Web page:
While it would be nice if Newt wins in Iowa, that probably isn't going to happen at this point with half of the political TV ads on the air slamming Newt.  If Rick Santorum wins, is that going to change anything?  Not really, it will just mean he will stay in the race longer.  The fact that he has spent a rock solid 3 months in Iowa, means he has little to no organization in other places, as is indicated in the polls in New Hampshire and South Carolina.  Plus, once he wins Iowa wait until the conservative press starts remembering his support of steel tariffs, his vote for Medicare Part D, his support for Arlen Specter over Pat Toomey, his love of earmarks and his involvement in the K Street project.  While he has been marketing himself as a 100% down-the-line principled conservative, the reality, like always, is a little more complicated.  In fact, his record isn't really that much different than Newt's (who has a slightly higher rating from the ACU).  Also, I think some of his over the top social views may turn many people off even those generally positively disposed to him.  Remember when he equated homosexuality with bestiality and blamed radical feminism for the degradation of society?  There will be a full week between Iowa and New Hampshire and then another week before South Carolina.  That is plenty of time for some character assassination.

Now if Ron Paul wins in Iowa, that might be the death knell for the Iowa caucus being so important.  Why should candidates spend so much time and money in Iowa when it will be perceived to have little to no correlation with the eventual nominee.  And Ron Paul will never be the nominee.  Sure he might win some crowded caucuses when only about 10% of a political party actually attends but has zero shot in primaries.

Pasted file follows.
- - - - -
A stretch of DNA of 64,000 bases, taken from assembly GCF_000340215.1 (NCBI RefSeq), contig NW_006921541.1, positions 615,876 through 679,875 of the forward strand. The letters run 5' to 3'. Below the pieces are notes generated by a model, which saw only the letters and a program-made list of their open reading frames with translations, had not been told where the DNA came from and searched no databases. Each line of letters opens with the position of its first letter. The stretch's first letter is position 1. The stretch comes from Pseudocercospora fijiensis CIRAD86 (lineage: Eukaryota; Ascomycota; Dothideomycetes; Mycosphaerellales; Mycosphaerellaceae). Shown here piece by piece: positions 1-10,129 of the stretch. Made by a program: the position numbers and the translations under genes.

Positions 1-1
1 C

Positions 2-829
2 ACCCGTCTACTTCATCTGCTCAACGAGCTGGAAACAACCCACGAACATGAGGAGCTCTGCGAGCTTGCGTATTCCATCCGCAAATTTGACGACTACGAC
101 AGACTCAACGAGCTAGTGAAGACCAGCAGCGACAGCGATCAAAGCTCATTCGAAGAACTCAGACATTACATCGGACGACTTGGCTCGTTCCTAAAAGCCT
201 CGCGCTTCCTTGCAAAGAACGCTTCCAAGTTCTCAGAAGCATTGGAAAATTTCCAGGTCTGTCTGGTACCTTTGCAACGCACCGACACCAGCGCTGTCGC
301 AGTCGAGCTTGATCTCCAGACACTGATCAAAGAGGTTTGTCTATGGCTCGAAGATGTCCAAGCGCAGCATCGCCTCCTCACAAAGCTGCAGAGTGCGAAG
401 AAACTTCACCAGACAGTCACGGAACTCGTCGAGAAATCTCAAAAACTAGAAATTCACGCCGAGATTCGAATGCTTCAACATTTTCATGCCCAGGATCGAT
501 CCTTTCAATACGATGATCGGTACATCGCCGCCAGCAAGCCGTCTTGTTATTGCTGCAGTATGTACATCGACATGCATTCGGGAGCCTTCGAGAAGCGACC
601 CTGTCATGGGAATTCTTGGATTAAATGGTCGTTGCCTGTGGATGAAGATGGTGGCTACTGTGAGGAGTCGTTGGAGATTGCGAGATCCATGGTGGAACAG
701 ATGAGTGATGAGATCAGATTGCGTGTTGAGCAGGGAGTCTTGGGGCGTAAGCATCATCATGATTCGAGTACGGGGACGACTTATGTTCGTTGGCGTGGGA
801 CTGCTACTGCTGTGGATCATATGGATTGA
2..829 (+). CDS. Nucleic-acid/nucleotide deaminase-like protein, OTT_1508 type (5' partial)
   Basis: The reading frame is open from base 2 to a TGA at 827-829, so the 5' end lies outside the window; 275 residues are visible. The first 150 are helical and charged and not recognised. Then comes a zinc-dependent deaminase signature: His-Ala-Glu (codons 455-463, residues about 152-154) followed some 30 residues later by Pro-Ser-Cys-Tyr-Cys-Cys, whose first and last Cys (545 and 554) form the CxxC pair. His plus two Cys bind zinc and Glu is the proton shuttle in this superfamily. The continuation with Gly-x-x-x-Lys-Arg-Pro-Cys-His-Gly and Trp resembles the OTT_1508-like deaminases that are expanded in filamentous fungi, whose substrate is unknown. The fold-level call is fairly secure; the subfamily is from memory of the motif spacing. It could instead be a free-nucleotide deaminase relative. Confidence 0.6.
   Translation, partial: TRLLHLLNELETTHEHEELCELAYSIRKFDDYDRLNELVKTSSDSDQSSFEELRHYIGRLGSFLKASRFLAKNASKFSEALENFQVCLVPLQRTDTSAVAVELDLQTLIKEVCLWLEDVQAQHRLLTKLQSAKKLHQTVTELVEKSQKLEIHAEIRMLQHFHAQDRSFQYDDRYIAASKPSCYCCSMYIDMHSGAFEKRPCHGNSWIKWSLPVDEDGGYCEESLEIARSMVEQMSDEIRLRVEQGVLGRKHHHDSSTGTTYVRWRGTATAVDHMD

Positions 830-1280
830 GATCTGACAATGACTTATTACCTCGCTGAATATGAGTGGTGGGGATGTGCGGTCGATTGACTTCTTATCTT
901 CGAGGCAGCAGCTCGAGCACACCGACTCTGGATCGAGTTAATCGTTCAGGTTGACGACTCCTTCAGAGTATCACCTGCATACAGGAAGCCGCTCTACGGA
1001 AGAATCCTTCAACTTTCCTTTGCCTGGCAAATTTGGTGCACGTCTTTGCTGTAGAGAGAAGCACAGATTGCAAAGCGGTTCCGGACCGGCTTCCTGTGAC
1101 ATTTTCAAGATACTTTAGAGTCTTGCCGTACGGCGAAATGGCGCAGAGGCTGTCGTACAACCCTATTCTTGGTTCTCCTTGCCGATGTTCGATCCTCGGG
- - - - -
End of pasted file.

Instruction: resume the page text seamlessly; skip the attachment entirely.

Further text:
So even if Newt finishes at #4 or #5, it won't be the end as I think Bachmann might be finished barring a miracle, as could Perry (a bigger if as he still has funding and support from quite a few conservatives).  Neither of them poll particularly well in NH or SC so I don't see how they continue for long.  Those supporters will have to find a home and there is a good chance it could be Newt, who will likely be reinvigorated by additional debates and people start souring on Santorum (who is not seeing a surge anywhere other than Iowa where he practically waits outside people's homes to shake hands and kiss babies).  A victory in South Carolina might catapult him back to front runner status and this time without 3 other conservatives in the race siphoning off votes.